Tim Ferris, author of the stunning book “The 4-Hour WorkWeek” explains on his blog why being a generalist, a Jack Of All Trades as he calls it, is making a comeback.
The devout specialist is fond of labeling the impetuous learner–Da Vinci and Ben Franklin being just two forgotten examples–a “jack of all trades, master of none.” The chorus unites: In the modern world, it is he who specializes who survives and thrives. There is no place for Renaissance men or women. Starry-eyed amateurs. Is it true? I don’t think so. Here are the top five reasons why being a “jack of all trades,” what I prefer to call a “generalist,” is making a comeback:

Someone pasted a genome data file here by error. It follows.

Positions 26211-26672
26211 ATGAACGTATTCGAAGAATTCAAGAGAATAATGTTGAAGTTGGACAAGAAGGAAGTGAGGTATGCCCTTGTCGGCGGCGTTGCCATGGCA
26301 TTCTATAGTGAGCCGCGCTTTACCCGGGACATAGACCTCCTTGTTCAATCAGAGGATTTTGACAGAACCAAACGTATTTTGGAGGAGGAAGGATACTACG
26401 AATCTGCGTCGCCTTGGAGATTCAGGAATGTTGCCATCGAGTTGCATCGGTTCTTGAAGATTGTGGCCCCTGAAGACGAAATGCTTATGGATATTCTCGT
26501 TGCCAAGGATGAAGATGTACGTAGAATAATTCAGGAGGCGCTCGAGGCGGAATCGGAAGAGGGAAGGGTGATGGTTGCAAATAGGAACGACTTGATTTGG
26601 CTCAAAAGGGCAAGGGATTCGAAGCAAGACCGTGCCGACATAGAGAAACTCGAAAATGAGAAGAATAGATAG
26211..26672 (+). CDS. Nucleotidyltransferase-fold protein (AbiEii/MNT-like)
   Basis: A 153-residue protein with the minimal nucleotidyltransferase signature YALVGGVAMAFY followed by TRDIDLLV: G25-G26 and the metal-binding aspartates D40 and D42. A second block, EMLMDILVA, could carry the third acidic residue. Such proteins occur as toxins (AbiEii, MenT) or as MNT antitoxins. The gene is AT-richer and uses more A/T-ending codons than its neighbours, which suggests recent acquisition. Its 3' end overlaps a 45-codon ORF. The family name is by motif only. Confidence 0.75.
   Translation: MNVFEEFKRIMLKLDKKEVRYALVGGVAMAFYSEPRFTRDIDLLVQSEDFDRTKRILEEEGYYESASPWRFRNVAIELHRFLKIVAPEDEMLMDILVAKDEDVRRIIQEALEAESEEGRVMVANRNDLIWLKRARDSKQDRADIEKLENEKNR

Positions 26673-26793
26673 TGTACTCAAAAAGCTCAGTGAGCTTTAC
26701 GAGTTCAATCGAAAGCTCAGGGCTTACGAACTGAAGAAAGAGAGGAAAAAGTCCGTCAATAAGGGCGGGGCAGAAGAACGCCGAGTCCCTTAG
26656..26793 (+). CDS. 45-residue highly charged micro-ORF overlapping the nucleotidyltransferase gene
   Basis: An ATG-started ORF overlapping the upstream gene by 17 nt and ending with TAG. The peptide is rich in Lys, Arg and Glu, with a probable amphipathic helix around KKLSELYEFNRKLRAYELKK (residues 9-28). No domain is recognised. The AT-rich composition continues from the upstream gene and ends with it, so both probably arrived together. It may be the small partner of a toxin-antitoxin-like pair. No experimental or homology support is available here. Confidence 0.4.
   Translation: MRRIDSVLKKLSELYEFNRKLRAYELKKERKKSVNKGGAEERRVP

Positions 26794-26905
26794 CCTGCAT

I personally agree with every single word in that post. I really appreciate people who are experts in their fields and I appreciate the effort it takes to become an expert. But I’d prefer to have a broader view, to know the big picture and learn new stuff from all around me. Tim calls this the diversity of intellectual playgrounds and argues that it will provide you with confidence instead of fear for the unknown. He ends the entry with two nice quotes I’d like to post here as well:
Be too complex to categorize.
Look far and wide—there are worlds to conquer.